Usually it comes as a succession of events, adding up to an image or a feel that I would like to portray on screen. In this case, the choreographer Marco Orellana let me know he wanted to be part of a dance film, having that in mind, one day whilst on the bus during the morning rush hour in Santiago, I was inspired to make a video with a lot of people in a limited space, considering my previous work was about big spaces and few performers. The location was in my mind already as I wanted to do something there for a couple of years, and suddenly all came together. Luckily Marco had a great network of talented friends that jumped in the project at once and we manage to get all of these performers in the project.
How would you define Proximos in three words?
Emotion, Connection, Stimulation.
Can you name any artists you, lately or generally, take inspiration from?
Against what is typical in my field, personally I am not a cinephile, nor a fan of specific directors’ work. Nevertheless, I do find my inspiration in other disciplines, theatre, dance, art and being out there in the street, it can be a graffiti or someone else’s conversation, as it happened in this case, it was a moment out there and all the elements in the surrounding.
If I have to name other artists work I have find inspiring so far I could mention Pina Bausch’s “Rite of Spring” Coreography, with the TanzTeather Wuppertal, Mark Rothko’s Work and Chilean Theatre director Manuela Infante.
Creating a new film or a short clip can’t be a solitary process. What memories or experiences do you keep from a cooperative art project like Proximos?
It is not at all, maybe at the beginning when the projects come to mind, but then it depends of everyone around it not only for it to happen, but also for it to be shaped. From Próximos without a doubt it was the talent of the performers and the choreographer, learning a choreography in two days, and then rehearsing it with additional changes in order for it to work well in camera, showcasing their talent, and the result is greatly because of this. I also keep from this project with was the first one with a lot of people involved, how everyone had the disposition to make this project possible only for the interest of creating, as the budget was very limited, nevertheless everyone gave their 100%.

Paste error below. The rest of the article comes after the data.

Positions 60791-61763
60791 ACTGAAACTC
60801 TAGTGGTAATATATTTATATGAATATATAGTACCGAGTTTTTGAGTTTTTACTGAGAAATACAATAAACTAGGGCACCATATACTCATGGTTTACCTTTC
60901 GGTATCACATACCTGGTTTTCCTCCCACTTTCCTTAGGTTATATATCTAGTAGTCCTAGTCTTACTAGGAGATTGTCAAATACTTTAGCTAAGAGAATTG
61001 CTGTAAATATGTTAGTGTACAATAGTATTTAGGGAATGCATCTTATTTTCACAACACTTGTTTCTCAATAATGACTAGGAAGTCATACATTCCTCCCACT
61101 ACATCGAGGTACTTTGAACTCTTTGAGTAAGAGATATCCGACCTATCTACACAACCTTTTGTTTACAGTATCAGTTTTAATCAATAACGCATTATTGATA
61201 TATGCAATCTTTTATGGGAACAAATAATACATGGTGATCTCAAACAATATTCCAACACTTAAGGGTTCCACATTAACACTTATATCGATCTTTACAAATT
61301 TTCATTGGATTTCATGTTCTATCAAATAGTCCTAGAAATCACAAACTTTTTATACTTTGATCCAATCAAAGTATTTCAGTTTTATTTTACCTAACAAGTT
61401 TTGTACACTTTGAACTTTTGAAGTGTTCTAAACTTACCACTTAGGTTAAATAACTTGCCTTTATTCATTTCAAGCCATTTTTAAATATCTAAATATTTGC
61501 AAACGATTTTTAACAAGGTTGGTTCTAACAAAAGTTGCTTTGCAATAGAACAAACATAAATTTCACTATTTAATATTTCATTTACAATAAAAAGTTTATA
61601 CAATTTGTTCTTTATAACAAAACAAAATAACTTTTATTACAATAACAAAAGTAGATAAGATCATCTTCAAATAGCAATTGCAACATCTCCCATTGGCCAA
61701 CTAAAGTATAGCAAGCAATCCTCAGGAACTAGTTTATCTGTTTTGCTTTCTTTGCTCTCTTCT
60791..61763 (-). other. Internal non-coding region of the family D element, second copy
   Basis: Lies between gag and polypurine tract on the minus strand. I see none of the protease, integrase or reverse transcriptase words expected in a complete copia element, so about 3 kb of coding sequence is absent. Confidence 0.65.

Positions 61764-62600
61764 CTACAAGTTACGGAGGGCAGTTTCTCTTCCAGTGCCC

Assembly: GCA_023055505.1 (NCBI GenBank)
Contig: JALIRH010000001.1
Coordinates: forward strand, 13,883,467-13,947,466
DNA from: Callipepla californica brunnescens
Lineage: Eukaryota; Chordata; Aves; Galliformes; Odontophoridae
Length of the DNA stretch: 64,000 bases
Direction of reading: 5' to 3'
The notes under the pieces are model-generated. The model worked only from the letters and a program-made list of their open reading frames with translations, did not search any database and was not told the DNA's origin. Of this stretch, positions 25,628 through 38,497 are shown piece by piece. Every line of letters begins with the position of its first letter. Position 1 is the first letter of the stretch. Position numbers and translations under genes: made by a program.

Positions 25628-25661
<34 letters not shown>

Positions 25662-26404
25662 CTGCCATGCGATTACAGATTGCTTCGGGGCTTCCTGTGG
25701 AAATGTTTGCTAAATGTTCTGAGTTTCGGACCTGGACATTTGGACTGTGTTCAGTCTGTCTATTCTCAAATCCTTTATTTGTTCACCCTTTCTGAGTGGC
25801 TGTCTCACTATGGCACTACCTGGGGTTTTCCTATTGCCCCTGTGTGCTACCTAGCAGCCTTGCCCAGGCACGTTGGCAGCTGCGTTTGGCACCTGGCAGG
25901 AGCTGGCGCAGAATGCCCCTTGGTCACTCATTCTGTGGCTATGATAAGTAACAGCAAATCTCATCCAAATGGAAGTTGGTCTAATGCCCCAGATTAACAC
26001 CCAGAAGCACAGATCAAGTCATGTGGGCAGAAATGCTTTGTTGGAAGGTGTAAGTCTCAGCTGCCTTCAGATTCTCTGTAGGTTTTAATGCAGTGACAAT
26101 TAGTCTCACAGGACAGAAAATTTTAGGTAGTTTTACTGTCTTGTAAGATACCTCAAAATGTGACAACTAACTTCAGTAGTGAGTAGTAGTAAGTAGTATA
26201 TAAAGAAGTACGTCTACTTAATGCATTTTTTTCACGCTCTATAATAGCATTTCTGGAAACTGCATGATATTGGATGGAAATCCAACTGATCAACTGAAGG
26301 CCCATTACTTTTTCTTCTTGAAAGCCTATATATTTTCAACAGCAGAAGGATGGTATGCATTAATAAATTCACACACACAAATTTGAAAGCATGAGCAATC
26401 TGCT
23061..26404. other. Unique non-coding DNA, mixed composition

What about the place where you work? What’s your studio space like, and how does it affect your process?
I do not have a specific place to work, but usually for conceptualizing, drafting the shots and editing I need to be alone, usually in my place on the dinner table for hours. But at the same in the rehearsing of the projects I am with the camera shooting everything and then revising the rushes to provide feedback over what is working and what is not. Is a constant back and forth and exchange, that is how I think I balance the process, from discussions, rehearsing and trials with people, to silence and focus in front of the editor.
Which film did you watch last?
What do you hope audiences will take from your work?
I never expect something concrete out of the audience, but I do enjoy when they react, feel something or reflect on something, usually they stay with sequences or shots of the films and its great to hear them develop their own take of what happened to them whilst experiencing the films.
Are you a morning person or a night owl?
Morning person with a coffee on the hand.
Is the glass half empty or half full?
Half full always, pushing things forward than wondering what ifs.
Which are your plans for the near future?
Próximos is beginning its festival run, being recently selected for the Manchester Internationa Film Festival on its dedicated section for Experimental Film in Manchester UK, hopefully it will be a year full of exhibitions for the short film as the previous films have had.
Currently, I am working on the script of a short film set in an amusement park, and developing a feature documentary inspired by the Chilean theatre play “Vegeative States” on the relationship we currently have with nature, which is in the process of raising funds and interest around the project that usually takes some time.
Besides that I always keep working with artists, theatre makers and performers creating content for them either for specific projects or artistic research.
© All images courtesy of the artist